Description of the project: Awareness of workplace violence experienced by healthcare providers from patients is increasing across the nation. Emphasis has been placed on violence experienced by hospital and emergency department staff; however, these behaviors are becoming increasingly present in the ambulatory setting. Few resources exist to increase staff’s knowledge, skills, and abilities for addressing violent patient behaviors. This lack of resources often leaves staff feeling unprepared to manage challenging patient behaviors. A multidisciplinary work group was formed to address a gap in staff safety and comfort level when working with challenging patient behaviors in an ambulatory clinic. A literature review was conducted using the following search terms associated with workplace violence: challenging behaviors, staff safety, healthcare, interventions, prevention, ambulatory. Search results identified existing literature focus on management of patients in emergency departments and psychiatric settings. Little to no research was found for inpatient or ambulatory clinic settings. Our team collaborated with the organization’s violent patient work group to identify tools and processes that could be used to accommodate the unique workflows of the ambulatory setting. The work group partnered closely with administration to navigate the system of a large institution to implement ambulatory behavioral patient safety plans. A key component of the ambulatory behavioral safety plan is a multidisciplinary team huddle. The main goal of the huddle is to improve communication amongst team members to ensure both staff and patient safety.
• Completed learning needs assessment to obtain baseline knowledge regarding workplace violence
• Formed a multidisciplinary work group to develop interventions to address the learning needs
• Education sessions conducted on managing challenging patient behaviors
• Developed processes and tools for staff to use when interacting with challenging patient behaviors during clinic visits and telehealth, including a multidisciplinary huddle and form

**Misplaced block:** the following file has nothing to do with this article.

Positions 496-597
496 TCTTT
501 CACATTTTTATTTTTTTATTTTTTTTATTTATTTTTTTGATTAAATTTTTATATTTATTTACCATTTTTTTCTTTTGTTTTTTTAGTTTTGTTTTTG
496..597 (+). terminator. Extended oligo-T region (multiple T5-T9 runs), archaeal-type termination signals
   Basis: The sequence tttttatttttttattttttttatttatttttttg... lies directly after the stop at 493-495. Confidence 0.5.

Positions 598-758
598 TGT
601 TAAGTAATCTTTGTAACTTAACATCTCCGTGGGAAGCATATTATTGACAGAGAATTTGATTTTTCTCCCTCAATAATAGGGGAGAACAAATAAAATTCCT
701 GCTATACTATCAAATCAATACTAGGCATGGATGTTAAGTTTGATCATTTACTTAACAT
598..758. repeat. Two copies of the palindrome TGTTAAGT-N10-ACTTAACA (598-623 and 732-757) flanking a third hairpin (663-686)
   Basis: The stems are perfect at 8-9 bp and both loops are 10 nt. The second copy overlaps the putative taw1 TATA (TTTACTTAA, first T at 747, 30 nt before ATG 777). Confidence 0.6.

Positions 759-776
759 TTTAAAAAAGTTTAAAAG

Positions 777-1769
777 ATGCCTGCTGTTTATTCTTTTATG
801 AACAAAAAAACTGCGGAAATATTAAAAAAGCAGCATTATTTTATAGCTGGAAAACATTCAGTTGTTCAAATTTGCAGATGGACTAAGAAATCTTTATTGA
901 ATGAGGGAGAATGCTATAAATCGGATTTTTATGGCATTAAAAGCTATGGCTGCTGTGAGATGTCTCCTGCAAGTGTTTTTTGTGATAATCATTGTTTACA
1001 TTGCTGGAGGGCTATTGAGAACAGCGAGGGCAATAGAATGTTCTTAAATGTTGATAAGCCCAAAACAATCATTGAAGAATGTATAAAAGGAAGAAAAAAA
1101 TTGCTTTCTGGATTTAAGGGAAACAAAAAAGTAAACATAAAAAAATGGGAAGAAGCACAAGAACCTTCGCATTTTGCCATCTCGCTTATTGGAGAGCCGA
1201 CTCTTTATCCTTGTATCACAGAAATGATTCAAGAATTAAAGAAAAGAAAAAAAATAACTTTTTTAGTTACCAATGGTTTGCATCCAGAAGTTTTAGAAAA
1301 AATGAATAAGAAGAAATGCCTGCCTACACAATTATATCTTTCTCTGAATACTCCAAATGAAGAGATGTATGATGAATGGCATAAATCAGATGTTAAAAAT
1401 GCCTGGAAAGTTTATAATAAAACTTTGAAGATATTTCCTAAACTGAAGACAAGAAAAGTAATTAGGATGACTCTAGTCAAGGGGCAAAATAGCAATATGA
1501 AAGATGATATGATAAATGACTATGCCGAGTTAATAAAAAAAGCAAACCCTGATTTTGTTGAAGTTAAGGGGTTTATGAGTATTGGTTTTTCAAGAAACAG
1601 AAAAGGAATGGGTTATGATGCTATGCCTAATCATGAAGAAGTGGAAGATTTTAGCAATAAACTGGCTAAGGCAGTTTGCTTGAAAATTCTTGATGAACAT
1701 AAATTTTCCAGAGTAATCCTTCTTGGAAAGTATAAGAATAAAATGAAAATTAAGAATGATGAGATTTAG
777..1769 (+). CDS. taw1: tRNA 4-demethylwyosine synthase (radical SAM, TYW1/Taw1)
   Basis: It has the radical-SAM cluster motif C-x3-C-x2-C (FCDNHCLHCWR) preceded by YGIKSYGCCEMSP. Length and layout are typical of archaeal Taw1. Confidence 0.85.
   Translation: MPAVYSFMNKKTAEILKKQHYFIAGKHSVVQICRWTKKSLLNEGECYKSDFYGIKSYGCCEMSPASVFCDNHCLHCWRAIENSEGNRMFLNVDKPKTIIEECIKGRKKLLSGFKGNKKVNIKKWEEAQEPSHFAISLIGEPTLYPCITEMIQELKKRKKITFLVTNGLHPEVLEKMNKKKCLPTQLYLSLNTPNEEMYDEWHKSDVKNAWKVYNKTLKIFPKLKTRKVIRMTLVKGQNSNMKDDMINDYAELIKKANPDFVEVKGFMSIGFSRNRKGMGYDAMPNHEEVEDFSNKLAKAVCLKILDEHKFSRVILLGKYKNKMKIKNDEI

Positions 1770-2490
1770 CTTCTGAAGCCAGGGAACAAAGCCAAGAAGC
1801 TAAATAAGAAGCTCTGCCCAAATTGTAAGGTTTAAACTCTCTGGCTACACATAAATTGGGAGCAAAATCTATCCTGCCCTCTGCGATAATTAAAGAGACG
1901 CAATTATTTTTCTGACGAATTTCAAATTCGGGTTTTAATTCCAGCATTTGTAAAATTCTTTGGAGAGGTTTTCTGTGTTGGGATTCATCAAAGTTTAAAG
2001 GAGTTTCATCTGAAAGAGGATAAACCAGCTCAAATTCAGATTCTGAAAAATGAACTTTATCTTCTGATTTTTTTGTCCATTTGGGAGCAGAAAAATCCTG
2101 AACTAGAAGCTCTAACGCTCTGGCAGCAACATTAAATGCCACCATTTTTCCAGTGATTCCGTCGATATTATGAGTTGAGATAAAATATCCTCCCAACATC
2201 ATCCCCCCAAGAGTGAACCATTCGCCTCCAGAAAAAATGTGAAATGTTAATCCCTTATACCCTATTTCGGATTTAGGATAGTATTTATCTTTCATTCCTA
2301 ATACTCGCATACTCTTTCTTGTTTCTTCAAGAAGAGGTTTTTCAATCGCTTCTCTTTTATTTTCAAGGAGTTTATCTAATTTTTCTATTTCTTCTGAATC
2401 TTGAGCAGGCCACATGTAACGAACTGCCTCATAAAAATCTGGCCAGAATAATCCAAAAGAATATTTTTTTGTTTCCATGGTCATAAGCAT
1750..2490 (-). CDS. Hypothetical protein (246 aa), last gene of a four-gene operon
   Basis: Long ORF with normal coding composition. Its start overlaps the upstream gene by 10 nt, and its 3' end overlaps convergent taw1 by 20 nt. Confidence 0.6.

• Identified champions to ensure engagement
• Incidents were monitored and evaluated by nursing leadership
Analysis: Staff safety and violent/behavioral patients are key initiatives in the department of nursing’s goals of the institution and nationally noted by The Joint Commission. Dissemination continues and ongoing education needs continue to be addressed. This communication process is the first step in creating evidence-based practice for the violent/behavioral patient in the ambulatory setting. Anticipated results from creating an ambulatory violent patient process include increased knowledge for addressing escalating behaviors, multidisciplinary staff engagement, proactive communication, and an increase in reported incidences.
Results: Prior to the implementation of the pilot, zero violent events were reported in the past year. During the first 3 months of the pilot, low numbers of incidents were reported. Four to six months post-implementation, incident reporting doubled.
Conclusion: Workplace violence has attracted a significant amount of attention and is a high priority for healthcare institutions and accrediting bodies across the country. Implementing a multidisciplinary work group in the ambulatory practice to address this issue can help prepare staff to successfully manage violent patient behaviors while maintaining patient and staff safety through education, tools, and standardized processes.